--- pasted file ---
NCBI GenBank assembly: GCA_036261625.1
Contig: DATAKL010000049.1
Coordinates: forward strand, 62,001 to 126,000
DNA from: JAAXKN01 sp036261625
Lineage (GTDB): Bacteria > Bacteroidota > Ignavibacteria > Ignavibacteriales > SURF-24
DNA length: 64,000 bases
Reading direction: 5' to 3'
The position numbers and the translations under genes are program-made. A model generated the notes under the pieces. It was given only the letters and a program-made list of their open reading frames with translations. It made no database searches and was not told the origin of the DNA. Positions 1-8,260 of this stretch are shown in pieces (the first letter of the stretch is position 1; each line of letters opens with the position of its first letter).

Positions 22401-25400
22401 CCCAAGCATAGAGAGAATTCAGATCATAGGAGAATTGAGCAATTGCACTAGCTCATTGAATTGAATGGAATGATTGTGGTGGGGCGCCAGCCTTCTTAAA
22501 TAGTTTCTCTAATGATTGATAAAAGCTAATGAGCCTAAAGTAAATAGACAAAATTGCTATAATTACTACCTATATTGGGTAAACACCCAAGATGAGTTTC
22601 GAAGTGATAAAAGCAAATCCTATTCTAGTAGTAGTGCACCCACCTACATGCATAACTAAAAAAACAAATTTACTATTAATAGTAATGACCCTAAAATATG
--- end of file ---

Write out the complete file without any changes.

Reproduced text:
NCBI GenBank assembly: GCA_036261625.1
Contig: DATAKL010000049.1
Coordinates: forward strand, 62,001 to 126,000
DNA from: JAAXKN01 sp036261625
Lineage (GTDB): Bacteria > Bacteroidota > Ignavibacteria > Ignavibacteriales > SURF-24
DNA length: 64,000 bases
Reading direction: 5' to 3'
The position numbers and the translations under genes are program-made. A model generated the notes under the pieces. It was given only the letters and a program-made list of their open reading frames with translations. It made no database searches and was not told the origin of the DNA. Positions 1-8,260 of this stretch are shown in pieces (the first letter of the stretch is position 1; each line of letters opens with the position of its first letter).

Positions 22401-25400
22401 CCCAAGCATAGAGAGAATTCAGATCATAGGAGAATTGAGCAATTGCACTAGCTCATTGAATTGAATGGAATGATTGTGGTGGGGCGCCAGCCTTCTTAAA
22501 TAGTTTCTCTAATGATTGATAAAAGCTAATGAGCCTAAAGTAAATAGACAAAATTGCTATAATTACTACCTATATTGGGTAAACACCCAAGATGAGTTTC
22601 GAAGTGATAAAAGCAAATCCTATTCTAGTAGTAGTGCACCCACCTACATGCATAACTAAAAAAACAAATTTACTATTAATAGTAATGACCCTAAAATATG